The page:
Addressing Election Anxiety

April 19, 2024
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Two years ago, the Federal Reserve's bold move to raise interest rates sparked turbulence in financial markets, causing significant stock and bond declines. Today, U.S. large-cap stocks are soaring to new heights, boosted by the economy's resilience and the promise of technological advancements. Amidst this backdrop, market sentiment fluctuates between hope and caution, influenced by concerns about inflation, monetary policy shifts, and geopolitical tensions. Adding to the intrigue, the 2024 U.S. presidential election features a remarkable rematch between former President Donald Trump and President Joe Biden, with uncertainties surrounding Trump's legal challenges adding to the anticipation of the unfolding political landscape. As we navigate the complexities of the market amid these significant developments, investors wonder: what does this election year mean for my portfolio?

We reviewed historical market performance across election and non-election years to generate insights about what might lie ahead for markets. Our analysis included a detailed examination of election outcomes and how that could impact post-election performance.

From our study of the markets, we believe this election year’s outcome will likely have a limited impact on the market 12 months from now. However, on a near-term basis, there may be policy-driven impacts on specific sectors and increased market volatility. How might this impact individual investors? Read on for three crucial insights.

Elections Don’t Impact Long-Term Market Performance, Though They Create Short-Term Market Volatility

While elections typically usher in short-term market fluctuations, we believe they do not directly impact mid- to long-term financial market performance. As a result, we believe investors should maintain a steady approach and prioritize long-term investment objectives to navigate through short-term volatility rather than being swayed by election-related turbulence (FIGURE 1).

A general upward trend in S&P 500 performance in both election and non-election years suggests election outcome has minimal impact on the market. This is not the case for daily market volatility, which, in election years, is nearly double that of non-election years. We can discern daily market volatility by looking at performance fluctuations. There are more significant swings in presidential election years than non-presidential election years.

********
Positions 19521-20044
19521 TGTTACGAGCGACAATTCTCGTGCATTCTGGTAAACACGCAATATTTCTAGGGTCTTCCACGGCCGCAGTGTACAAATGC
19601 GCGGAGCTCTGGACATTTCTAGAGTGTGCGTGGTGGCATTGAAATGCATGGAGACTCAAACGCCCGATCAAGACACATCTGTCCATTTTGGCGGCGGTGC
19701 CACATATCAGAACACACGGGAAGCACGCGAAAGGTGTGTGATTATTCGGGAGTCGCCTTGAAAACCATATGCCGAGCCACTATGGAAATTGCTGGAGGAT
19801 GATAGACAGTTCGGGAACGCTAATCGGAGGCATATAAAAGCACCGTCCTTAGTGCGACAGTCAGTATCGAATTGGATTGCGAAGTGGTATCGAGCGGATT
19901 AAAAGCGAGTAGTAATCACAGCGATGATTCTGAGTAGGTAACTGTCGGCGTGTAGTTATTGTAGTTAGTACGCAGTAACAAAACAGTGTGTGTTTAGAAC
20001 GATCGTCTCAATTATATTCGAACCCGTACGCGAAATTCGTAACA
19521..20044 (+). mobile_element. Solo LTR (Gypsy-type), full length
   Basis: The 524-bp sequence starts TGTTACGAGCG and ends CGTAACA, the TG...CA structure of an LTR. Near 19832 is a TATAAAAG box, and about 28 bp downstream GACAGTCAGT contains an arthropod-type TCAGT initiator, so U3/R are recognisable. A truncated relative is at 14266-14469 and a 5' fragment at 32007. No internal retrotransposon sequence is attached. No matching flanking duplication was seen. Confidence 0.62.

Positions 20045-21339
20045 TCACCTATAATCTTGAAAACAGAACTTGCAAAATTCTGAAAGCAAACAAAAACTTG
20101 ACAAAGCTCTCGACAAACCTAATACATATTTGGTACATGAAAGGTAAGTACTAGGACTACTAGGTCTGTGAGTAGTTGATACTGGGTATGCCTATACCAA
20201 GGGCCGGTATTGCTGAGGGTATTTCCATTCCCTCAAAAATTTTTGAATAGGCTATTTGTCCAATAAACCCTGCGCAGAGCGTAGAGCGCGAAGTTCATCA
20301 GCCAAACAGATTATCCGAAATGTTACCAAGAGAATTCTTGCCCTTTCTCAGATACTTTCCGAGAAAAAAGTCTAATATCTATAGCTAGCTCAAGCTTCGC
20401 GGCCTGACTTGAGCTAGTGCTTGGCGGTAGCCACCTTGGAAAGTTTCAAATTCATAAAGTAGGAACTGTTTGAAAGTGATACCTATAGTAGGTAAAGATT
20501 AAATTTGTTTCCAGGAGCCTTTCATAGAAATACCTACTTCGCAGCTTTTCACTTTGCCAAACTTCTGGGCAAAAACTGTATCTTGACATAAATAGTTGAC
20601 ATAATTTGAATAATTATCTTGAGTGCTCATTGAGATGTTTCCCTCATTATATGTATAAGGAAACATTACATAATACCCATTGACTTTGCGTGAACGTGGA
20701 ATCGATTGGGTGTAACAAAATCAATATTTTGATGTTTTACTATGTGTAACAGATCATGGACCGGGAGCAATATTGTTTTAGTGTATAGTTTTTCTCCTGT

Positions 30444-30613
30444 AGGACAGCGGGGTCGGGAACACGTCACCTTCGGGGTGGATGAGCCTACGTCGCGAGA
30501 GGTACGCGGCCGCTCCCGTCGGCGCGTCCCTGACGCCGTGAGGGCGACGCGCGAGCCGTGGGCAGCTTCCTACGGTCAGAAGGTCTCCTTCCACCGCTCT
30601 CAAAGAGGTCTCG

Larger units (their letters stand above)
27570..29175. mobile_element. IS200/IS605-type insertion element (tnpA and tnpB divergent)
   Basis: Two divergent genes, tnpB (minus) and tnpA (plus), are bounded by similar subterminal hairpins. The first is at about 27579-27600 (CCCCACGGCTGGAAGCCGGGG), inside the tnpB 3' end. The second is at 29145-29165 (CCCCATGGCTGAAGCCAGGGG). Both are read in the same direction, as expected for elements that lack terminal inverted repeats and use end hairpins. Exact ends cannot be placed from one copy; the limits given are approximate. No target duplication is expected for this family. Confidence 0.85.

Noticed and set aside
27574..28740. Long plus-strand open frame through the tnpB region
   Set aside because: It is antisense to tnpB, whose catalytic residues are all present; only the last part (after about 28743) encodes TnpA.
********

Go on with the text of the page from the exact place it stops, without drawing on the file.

FIGURE 1: S&P 500 Average Performance: Presidential Election Years vs. Non-Presidential Election Years (1960-2023)

A general upward trend in S&P 500 performance in both election and non-election years suggests election outcome has minimal impact on the market. This is not the case for daily market volatility.

Source: Strategas

Typically, in election years, the stock market tends to bottom out when a winner emerges as a favorite to win. This is generally around May, although the exact timing varies widely. 2020 is an exception – it was distorted by the impact of COVID-19.

Another measure of volatility is intra-year drawdown or correction, measured from peak to trough within a year. On average, election-years see corrections of about 16.5% compared to 13.6% in non-election years. Years marked by intensified corrections often coincide with the incumbent party losing the election, reflecting troubled economic conditions and loss of voter confidence.

Despite the magnitude of these corrections, 12 months later, performances are generally in line with each other, at 23.4% versus 25.1%. This suggests that volatility is short-lived and does not meaningfully impact post-election returns (Figure 2). For instance, after the 2016 election of Donald Trump, equity futures signaled heavy selling pressure in the early hours, yet the S&P 500 ended up 1.1% that day. The index did better after the election of Joe Biden, gaining 2.2% the next day. Above-average gains persisted during the following months for both candidates.

FIGURE 2: Market Corrections During Presidential Election Years: Incumbent Party Won or Lost (1960-2020)

History shows that when the incumbent party loses the election, the market experiences intensified corrections prior to Election Day. One year later, market performance is virtually the same, suggesting volatility is short-lived.

Source: Strategas

In Impact on Markets, Economic Indicators Trump Political Events

We categorize post-election market outcomes into three distinct scenarios:

  1. Unified Government: The President, House Majority, and Senate Majority are all the same party.    
  2. Unified Congress: The Senate Majority and the President are the same party, and that party is different than the House Majority.
  3. Split Congress: The House Majority and the Senate Majority are different parties.

We ran regression analyses against the relative performance for years under these three different election scenarios to see if those outcomes have prediction power for the market return against long-run averages. Despite common investor beliefs that a Republican or Democratic sweep would heavily impact the market, our data reveals a statistically significant relationship only in the split congress scenario and not in a “sweep” (Figure3).

FIGURE 3: S&P 500 Average Annual Performance Under Partisan Control Scenarios (1965-2023)

Despite common investor beliefs that a Republican or Democratic sweep would heavily impact the market, our data reveals a statistically significant relationship only in the split congress scenario.

Source: Strategas & Balentine